Elastin Degradation Is Associated With Progressive Aortic Stiffening and All-Cause Mortality in Predialysis Chronic Kidney Disease

Brighton and Sussex University Hospitals National Health Service Trust, Brighton, United Kingdom.
Hypertension (Impact Factor: 7.63). 03/2012; 59(5):973-8. DOI: 10.1161/HYPERTENSIONAHA.111.187807
Source: PubMed

ABSTRACT In the large conduit arteries, elastin is important in maintaining vascular compliance. Studies in animal models suggest that elastin degradation may promote arteriosclerotic vascular changes. There is already a well-established link between aortic stiffening and mortality in the general population and in patients undergoing dialysis. Elastin degradation is mediated by several proteases, including matrix metalloproteinase 2 and cathepsin S. Elastin turnover may be inferred by measuring serum levels of elastin-derived peptides. We analyzed the serum concentration of these biomarkers, their endogenous inhibitors, and aortic pulse wave velocity in 200 patients with stages 3 and 4 chronic kidney disease and then serially in a subgroup of 65 patients over 36 months. Serum matrix metalloproteinase 2, cathepsin S, and elastin-derived peptide levels were independently associated with baseline aortic pulse wave velocity and changes in stiffness over the follow-up period. Higher matrix metalloproteinase 2 and elastin-derived peptide levels were also independently associated with preexisting cardiovascular disease. In multivariable Cox regression, higher serum elastin-derived peptide levels were independently associated with increased all-cause mortality (hazard ratio per SD increase=1.78; P=0.021). In predialysis chronic kidney disease, elastin degradation is an important determinant of arterial stiffness and is associated with all-cause mortality.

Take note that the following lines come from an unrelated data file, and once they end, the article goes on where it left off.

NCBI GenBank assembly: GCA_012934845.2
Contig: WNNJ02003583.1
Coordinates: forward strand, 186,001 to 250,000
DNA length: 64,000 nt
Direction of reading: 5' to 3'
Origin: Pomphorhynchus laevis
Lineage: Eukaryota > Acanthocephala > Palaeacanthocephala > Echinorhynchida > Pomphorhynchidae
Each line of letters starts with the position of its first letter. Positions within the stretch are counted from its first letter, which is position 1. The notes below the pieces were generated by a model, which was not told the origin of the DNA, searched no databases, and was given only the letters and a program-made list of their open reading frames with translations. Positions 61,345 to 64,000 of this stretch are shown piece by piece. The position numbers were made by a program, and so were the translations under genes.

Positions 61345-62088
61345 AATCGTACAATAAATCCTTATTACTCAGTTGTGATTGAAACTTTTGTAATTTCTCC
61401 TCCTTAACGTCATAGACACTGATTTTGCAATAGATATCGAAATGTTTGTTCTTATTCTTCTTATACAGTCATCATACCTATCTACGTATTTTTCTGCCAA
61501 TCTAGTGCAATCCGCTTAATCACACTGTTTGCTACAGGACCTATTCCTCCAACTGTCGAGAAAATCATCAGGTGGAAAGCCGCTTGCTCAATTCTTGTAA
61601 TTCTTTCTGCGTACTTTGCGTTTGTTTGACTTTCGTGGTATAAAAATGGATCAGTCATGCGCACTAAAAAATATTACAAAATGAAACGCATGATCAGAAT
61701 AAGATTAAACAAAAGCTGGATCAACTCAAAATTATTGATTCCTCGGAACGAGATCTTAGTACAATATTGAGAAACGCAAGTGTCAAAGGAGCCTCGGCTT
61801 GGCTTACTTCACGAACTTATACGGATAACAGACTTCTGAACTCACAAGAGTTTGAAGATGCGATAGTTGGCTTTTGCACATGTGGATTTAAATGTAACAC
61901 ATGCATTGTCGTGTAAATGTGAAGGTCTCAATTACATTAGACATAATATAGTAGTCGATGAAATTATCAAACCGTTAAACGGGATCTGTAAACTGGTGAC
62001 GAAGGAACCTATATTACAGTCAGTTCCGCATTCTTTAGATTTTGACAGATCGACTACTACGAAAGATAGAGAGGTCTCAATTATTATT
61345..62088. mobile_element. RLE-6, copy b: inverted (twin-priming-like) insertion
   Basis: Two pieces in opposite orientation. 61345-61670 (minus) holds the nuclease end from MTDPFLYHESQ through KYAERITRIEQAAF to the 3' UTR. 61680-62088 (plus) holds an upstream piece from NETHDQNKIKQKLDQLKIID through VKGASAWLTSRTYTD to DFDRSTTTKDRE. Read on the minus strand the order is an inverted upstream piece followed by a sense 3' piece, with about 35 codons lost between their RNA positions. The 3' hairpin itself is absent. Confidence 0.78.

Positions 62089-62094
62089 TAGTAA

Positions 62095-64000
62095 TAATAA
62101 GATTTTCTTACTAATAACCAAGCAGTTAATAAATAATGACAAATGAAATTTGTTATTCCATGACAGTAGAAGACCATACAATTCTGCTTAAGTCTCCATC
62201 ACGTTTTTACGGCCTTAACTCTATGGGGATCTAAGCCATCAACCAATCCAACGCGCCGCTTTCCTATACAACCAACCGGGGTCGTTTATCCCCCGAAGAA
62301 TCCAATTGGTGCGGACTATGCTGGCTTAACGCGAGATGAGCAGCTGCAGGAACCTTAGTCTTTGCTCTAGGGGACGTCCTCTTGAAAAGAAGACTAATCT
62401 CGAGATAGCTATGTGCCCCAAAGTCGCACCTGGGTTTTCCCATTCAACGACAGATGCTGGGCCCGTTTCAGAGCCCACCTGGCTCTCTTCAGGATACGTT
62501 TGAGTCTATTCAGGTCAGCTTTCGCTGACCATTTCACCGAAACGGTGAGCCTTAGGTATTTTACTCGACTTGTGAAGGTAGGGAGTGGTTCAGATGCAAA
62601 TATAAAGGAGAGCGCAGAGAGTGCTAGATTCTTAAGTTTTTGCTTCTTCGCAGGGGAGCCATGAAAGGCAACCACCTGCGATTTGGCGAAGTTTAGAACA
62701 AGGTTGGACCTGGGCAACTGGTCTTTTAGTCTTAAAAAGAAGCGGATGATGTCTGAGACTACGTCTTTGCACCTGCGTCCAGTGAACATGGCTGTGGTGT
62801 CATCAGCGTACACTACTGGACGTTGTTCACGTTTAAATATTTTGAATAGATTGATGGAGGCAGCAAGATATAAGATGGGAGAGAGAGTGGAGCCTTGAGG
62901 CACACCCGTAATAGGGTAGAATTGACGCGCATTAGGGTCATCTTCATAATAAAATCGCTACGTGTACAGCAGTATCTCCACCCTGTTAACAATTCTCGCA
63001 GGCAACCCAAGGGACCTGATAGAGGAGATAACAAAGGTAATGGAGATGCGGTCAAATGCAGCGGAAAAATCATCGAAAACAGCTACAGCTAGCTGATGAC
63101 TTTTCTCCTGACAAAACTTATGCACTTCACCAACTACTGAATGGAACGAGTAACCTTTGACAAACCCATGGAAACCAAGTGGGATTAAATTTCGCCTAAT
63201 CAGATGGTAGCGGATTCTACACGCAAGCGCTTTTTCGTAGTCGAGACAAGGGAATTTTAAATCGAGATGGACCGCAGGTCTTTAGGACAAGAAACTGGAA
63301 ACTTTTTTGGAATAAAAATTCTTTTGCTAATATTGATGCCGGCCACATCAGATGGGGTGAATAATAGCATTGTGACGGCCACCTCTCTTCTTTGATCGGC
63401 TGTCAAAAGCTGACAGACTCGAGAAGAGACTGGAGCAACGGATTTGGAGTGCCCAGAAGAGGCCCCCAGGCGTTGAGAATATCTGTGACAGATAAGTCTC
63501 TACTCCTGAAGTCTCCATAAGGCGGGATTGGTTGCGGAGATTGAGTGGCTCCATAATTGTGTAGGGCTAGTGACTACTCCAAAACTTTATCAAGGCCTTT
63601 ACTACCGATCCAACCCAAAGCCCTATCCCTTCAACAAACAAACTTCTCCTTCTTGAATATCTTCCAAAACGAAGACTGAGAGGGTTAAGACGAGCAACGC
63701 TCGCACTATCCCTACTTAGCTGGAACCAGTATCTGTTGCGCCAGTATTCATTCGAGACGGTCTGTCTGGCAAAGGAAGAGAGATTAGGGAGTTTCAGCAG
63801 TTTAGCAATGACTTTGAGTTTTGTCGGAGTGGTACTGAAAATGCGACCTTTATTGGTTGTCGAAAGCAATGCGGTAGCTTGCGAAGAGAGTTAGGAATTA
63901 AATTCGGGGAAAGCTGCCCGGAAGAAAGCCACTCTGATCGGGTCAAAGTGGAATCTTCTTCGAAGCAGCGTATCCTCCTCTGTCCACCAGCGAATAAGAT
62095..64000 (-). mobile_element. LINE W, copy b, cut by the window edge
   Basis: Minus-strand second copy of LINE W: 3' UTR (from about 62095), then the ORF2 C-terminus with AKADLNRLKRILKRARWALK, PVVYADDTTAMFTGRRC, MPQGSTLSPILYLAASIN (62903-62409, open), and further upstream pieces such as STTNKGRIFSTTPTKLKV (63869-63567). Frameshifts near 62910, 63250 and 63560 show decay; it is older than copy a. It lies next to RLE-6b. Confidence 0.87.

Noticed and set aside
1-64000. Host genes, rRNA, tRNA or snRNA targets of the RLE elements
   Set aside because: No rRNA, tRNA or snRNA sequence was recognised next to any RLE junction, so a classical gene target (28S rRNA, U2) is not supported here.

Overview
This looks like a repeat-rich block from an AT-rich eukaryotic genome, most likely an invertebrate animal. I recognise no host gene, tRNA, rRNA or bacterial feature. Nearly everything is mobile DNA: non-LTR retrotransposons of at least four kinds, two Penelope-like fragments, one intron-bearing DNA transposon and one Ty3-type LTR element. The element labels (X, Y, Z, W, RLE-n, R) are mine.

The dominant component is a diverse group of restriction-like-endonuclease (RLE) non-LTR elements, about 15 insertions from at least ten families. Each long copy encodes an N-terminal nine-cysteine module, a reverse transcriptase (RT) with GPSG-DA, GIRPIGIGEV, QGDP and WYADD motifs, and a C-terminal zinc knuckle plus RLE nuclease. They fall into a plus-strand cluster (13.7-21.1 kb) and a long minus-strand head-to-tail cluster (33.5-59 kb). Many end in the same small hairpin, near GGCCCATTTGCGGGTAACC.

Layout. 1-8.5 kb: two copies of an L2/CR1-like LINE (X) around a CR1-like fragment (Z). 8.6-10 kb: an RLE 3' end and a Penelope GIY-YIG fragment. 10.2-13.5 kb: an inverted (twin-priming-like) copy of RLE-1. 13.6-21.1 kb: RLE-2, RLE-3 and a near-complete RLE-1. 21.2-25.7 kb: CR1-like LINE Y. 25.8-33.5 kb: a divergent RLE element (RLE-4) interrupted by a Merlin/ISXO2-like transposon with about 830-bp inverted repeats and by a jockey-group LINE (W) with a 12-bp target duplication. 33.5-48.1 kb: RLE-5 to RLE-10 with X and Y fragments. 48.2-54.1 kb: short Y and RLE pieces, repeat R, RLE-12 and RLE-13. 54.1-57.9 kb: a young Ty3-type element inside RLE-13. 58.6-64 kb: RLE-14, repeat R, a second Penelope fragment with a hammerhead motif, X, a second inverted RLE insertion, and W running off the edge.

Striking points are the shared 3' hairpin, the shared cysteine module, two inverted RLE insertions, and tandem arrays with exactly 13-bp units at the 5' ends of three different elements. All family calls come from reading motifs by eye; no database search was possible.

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Available from: Edward R Smith, Feb 15, 2015
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    • "This degradation of elastin may occur slowly over decades, but inflammatory diseases affecting elastic tissue degradation may accelerate this process. Therefore, DES and IDS have been proposed as biomarkers useful to selectively monitor the degradation of elastin in diseases such as chronic obstructive pulmonary disease (COPD), abdominal aortic aneurism (AAA), and chronic kidney disease (CKD) [3] [4] [5] [6] [7] [8] [9] [10] [11] [12] [13]. "
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    • "CatK deficiency has been shown to reduce diet-induced atherosclerotic lesion formation [11]. Recent studies have shown that the levels of serum CatS or CatL were increased in patients with diabetes and chronic kidney disease [12] [13]. These data suggested that Cats levels are associated with atherosclerosis-based cardiovascular disease. "
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